“You should probably be a little more careful with mocking people for their names, with your own name being Emerson!” I shot at her.
That seemed to bring her to her senses. “Mmh, point taken.” She stated. “No hard feelings?” And she reached out her hand.
I hesitated a moment, but then took it. She had a firm handshake, much more like a boy’s than a girls.
At that moment I began to feel more comfortable around her. She was certainly not a gypsy, and undoubtedly not a thug. However she was very weird indeed.
“Maybe you can tell me where the car-park is?” She asked cautiously.
“What’s a car-park?” I asked her.
“Erm, where the coaches come in?” She looked at me, as if I was some curious oddity.
“Oh, you mean the main gates?” I hoped I began to make sense of her ramblings. “You are walking in the wrong direction. It’s down past the house.”
“I thought I’ve been there already, and didn’t find it.” She looked at me skeptically. “Can you show me?”
“Yes, of course!” Finally something I did understand. “Follow me!”
“Thanks, that’s rad!” She beamed.
“Whatever that means, again.” I murmured more to myself than to her.
When we reached the house, I saw Ms. Cowx talking to one of the servants in the archway. I took Ermersons hand and led her quickly to the main entrance.
“Quick, this way!” I ushered her. “I don’t want Ms. Cowx to see you.
“Who?” She asked, while we were entering the house.
“My governess. She surly wouldn’t approve of you.” I explained.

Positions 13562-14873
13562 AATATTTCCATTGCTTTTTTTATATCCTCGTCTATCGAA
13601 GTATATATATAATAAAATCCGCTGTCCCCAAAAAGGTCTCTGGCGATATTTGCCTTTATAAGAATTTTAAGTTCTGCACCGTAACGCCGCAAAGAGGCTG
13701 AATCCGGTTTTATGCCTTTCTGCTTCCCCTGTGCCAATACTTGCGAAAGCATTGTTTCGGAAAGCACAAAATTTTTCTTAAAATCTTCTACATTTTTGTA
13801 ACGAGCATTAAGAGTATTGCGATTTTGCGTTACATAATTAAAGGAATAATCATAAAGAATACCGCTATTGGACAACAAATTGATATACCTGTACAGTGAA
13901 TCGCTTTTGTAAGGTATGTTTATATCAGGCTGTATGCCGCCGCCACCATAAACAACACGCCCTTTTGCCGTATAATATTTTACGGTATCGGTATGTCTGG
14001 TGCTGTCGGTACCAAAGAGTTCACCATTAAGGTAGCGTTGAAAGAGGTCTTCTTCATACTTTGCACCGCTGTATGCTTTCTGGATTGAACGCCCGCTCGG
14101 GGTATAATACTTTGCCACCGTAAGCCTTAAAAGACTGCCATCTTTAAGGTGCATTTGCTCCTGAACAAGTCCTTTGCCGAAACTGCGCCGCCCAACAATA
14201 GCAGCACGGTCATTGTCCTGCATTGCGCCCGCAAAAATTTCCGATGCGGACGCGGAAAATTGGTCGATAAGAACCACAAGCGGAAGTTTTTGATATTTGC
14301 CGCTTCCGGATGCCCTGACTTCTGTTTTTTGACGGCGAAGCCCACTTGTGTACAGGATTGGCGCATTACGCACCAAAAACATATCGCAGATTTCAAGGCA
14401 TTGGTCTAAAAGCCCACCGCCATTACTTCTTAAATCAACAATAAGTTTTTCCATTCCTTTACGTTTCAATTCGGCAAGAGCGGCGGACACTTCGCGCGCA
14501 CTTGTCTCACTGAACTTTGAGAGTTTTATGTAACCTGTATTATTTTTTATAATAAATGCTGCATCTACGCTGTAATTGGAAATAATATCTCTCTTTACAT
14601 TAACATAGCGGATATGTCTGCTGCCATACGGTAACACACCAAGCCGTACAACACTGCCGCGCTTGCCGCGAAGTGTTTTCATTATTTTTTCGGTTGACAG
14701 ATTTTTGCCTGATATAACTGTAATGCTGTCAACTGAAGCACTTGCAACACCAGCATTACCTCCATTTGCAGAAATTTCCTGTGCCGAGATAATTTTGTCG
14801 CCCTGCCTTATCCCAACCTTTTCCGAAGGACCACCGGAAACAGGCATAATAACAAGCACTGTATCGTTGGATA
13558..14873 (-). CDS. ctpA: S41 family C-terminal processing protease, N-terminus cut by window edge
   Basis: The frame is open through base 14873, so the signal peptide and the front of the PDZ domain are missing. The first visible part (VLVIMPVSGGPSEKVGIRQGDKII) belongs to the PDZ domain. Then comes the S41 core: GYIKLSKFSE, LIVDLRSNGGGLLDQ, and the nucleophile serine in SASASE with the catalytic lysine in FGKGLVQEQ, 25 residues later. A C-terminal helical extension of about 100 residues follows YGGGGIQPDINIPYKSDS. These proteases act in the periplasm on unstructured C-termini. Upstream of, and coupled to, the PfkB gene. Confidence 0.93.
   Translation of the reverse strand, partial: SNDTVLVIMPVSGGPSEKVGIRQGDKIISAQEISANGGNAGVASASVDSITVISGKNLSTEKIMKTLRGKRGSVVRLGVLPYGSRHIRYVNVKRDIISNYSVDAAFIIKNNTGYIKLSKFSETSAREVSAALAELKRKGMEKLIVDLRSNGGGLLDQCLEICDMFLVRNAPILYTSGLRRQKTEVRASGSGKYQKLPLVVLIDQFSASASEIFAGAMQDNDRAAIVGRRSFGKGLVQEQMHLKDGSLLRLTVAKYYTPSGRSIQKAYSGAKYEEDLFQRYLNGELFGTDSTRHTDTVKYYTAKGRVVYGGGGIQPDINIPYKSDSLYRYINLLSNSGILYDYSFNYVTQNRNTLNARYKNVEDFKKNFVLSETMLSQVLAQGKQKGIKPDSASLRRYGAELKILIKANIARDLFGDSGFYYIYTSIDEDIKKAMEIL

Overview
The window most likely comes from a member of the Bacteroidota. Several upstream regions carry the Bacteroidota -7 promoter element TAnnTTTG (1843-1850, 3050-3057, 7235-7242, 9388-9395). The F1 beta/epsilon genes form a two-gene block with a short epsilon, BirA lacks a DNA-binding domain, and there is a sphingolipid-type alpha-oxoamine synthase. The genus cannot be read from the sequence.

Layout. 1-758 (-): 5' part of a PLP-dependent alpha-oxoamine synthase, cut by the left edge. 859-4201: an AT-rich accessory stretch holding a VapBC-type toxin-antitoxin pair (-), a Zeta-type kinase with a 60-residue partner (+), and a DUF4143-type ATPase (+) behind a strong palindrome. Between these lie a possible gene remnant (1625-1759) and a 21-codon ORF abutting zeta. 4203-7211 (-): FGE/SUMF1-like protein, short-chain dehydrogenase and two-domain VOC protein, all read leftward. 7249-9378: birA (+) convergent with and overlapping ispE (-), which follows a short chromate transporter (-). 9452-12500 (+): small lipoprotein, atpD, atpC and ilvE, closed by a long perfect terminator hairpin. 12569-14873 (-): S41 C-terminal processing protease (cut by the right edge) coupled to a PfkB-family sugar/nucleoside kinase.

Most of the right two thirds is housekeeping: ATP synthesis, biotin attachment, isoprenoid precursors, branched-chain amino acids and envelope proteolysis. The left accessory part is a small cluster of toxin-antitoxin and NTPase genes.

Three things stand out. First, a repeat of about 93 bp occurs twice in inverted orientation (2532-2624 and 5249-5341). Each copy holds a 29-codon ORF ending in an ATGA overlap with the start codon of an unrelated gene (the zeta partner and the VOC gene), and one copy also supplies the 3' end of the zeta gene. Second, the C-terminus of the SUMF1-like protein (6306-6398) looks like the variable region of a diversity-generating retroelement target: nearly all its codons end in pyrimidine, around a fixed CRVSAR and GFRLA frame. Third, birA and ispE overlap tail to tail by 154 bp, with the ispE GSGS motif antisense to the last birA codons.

“Have you looked in a mirror lately?” I asked her. “You’re walking around in boys trousers and undergarments! Can you think of any governess who’d approve of that?”
“I never even met one.” Emerson replied.
“Obviously.” Her lack of manners allowed no other conclusion.
On our way out the house, we came past the kitchen, where I heard people handling glasses. The sound of it gave me an idea, surly they had prepared some freshly made lemonade for the afternoon tea.
“It’s a long way down to the gates, and it’s a warm day. I’ll fetch us some lemonade! Wait here, because Ms. Cowx is still outside. I’ll get it!”
What happened next, I swear is true! I sneaked into the kitchen and grabbed two glasses from the tray -yes, I know that it is not suitable for a girl my age, but you know how I always did that, and you cannot really be upset with your little girl for such a folly, can you?
However, when I came back from the kitchen, only moments later, Emerson was gone! She could not have gone outside without be seen by Ms. Cowx and the butler, and she was not in the house anymore.
I searched high and low for her that afternoon, but neither did I find her, nor did anyone I encountered see her enter or leave the house!
Ms. Cowx said, I have too vivid an imagination, but it did happen!
What kind of spectre was it then? Maybe our house might be haunted? That would be wonderful, don’t you think?
Well, that is the end of my strange encounter. I am looking forward to see you again soon.
I love you very much!
Emerson Reed stared at the pages of the book in her lap. The letters blurred before her eyes. Left of the text was a black-and-white picture of a young girl with fringe hair holding a horse. She was the spitting image of the girl Emerson had talked to not half an our ago.
Mrs. Chadwick, who sat in the front row and had a sharp eye on the flock of adolescent holiday-campers behind her, turned around.
“Emerson, are you feeling alright? I don’t want another dissaster in the the bus!” And she held up a package of sick-bags.
“No, I’m OK.” Emerson waved her aside. “But I think I’ve just seen a ghost.”
She closed the book on her lap. It’s covers showed an old picture of Cragside and the titles Northumberland in Letters and Documents. A history of the North were engraved in gold letters.